He looked depressed and gazed down at the gaudy old shoes, whose aroma was beginning to reach me. I began to get exasperated; I wanted to get back to my work; he was bothering me.

"Stop showing off the shoes," I told him. "Do you expect me to go to my superiors with these shoes and get you a place in a home? Please go home. I'll go and visit your wife and then we'll talk again. Then I'll talk to my supervisor and we'll see what can be done."

I was really hopeful that there would be no divorce or old-age home. I had enough work and this whole business was cuckoo. Most likely they had been fighting for 40 years and would continue fighting till the end.

He looked somewhat downcast and said, "Thank you, thank you very much. I have no one, only you. If you don't want me to die of embarrassment, sleeping in the streets, you'll have to help me. But you are a real Jew, I can tell."

He walked slowly out of the room. I said nothing. I looked out of the window at the rain outside and imagined the old man walking slowly along. He had come with neither a cap nor an umbrella. I gazed at my desk and tried to remember what I had been doing before the visit of my old Romanian, Mr. Bender. Then I noticed that on the chair by my desk was the plastic bag with the shoes.

The street where they lived was a typical Nahlaot street. If one were not familiar with the neighborhood, it simply didn't exist. Its whole character could be unknown to even the oldest Jerusalemite. This was the Jerusalem of the oriental Jew from Kurdistan, Iraq, Persia, Syria, Yemen, etc. Most had come during the 1940s and '50s, and were now old people left behind by more affluent children, who lived in modern neighborhoods.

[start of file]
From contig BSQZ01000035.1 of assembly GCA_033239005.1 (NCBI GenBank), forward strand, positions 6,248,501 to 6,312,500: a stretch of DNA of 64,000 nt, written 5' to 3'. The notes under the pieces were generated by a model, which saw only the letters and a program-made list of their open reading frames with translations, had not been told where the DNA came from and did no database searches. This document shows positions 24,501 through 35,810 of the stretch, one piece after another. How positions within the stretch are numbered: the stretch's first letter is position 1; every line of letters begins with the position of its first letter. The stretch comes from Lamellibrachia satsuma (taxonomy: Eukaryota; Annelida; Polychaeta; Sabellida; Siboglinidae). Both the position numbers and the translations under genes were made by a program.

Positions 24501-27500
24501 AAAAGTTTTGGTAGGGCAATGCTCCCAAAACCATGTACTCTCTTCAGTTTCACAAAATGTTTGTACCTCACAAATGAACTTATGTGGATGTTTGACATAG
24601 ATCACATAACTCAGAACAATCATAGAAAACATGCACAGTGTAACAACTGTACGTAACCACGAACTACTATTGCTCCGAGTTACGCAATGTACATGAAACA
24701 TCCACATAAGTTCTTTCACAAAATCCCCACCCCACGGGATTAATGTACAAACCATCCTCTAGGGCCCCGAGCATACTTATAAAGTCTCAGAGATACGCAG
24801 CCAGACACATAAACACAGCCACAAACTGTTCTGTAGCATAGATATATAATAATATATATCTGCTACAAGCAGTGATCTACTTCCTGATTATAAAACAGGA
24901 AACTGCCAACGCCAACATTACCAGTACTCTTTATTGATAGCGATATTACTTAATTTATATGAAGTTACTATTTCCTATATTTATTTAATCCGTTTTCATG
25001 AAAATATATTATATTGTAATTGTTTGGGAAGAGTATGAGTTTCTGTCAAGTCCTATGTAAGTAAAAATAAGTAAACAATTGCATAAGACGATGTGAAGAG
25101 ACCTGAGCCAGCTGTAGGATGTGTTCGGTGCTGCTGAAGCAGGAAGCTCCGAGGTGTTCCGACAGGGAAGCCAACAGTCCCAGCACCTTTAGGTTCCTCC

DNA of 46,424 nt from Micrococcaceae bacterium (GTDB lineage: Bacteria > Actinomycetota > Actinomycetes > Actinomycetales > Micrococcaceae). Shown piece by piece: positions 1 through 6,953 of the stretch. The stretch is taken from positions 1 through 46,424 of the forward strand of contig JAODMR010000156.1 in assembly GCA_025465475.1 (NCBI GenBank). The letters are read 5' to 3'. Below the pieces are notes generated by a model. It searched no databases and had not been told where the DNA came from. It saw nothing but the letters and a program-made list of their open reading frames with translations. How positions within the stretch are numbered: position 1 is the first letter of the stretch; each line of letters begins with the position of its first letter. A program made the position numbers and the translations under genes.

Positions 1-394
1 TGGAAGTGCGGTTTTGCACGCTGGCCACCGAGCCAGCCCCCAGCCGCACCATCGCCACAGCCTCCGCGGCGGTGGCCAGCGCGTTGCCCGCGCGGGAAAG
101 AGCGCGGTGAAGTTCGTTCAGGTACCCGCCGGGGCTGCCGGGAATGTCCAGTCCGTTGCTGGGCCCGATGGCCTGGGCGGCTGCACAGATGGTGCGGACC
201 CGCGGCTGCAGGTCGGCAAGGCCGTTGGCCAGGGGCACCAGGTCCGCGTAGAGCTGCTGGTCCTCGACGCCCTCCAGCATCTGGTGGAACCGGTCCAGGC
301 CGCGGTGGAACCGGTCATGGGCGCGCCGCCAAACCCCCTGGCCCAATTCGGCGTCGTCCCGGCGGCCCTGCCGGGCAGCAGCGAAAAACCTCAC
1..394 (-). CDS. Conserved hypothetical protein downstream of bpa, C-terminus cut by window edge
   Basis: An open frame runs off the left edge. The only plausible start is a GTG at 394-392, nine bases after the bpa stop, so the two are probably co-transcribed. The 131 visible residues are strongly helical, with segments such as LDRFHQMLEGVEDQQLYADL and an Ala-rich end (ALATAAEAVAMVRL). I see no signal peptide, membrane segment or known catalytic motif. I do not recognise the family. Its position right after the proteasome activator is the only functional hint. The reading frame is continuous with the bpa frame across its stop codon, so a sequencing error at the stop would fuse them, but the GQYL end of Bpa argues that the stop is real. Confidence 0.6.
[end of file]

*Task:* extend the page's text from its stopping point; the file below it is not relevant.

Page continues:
I was new at the job, and Nahlaot was a new experience for me. I walked through the neighborhood like a tourist. I had lived in Jerusalem for 12 years, but I had never seen such dwellings or such an assortment of people. The buildings seemed to have been renovated a hundred times. Wretched hovels alongside modernized single homes. Occasionally a new car would pass by - children bringing grandchildren to see the old folks in the old neighborhood.

The Bender couple lived in a basement apartment. I would have never have found it had it not been for an old lady from Kurdistan who warily directed me to the entrance to their apartment. She took me to where "the old Ashkenazim" lived. I had the feeling that she believed me when I told her that I was the social worker. A policeman or bill collector would probably never have found their home at the back of the building.

Mrs. Bender came to the door out of breath. She looked at me with suspicion and then seeing my beard asked if I spoke Yiddish. As I began to answer her in Yiddish, I felt how strange and out of place the language sounded to me in Nahlaot. She hobbled slowly to a chair and asked why I had come. I replied that her husband had come to my office and told me that they had some problems.

"Yes," she said, "we need another apartment. I can't walk easily anymore and the steps are becoming impossible."

Suddenly her husband walked in. After a quick "Shalom" to me and a glance at his wife, they began speaking angrily to each other in Romanian. After a few awkward minutes Mrs. Bender broke off and said in Yiddish, "Let me make you a cup of tea. How many sugars?"

Seeing a chance to get at the heart of things, I accepted her offer. As she went about preparing tea, I chatted with her husband.

"When did you come to Israel?" I asked.

As often happens in my conversations with European Jews of his generation, he began recounting the horrors of the Holocaust. I didn't want to hear. But I listened. I was stuck. We were both Jews and I had no right not to want to listen to tales of Nazis and death. They lived it and I must live it as well, albeit through them.

There was nothing philosophical about Mr. Bender. He didn't spare me the gory details. Listening to him and watching him talk brought the terrible episode home to me. Within I felt a sense of guilt. I had known only relative comfort in my life and I didn't want to be confronted with so much suffering.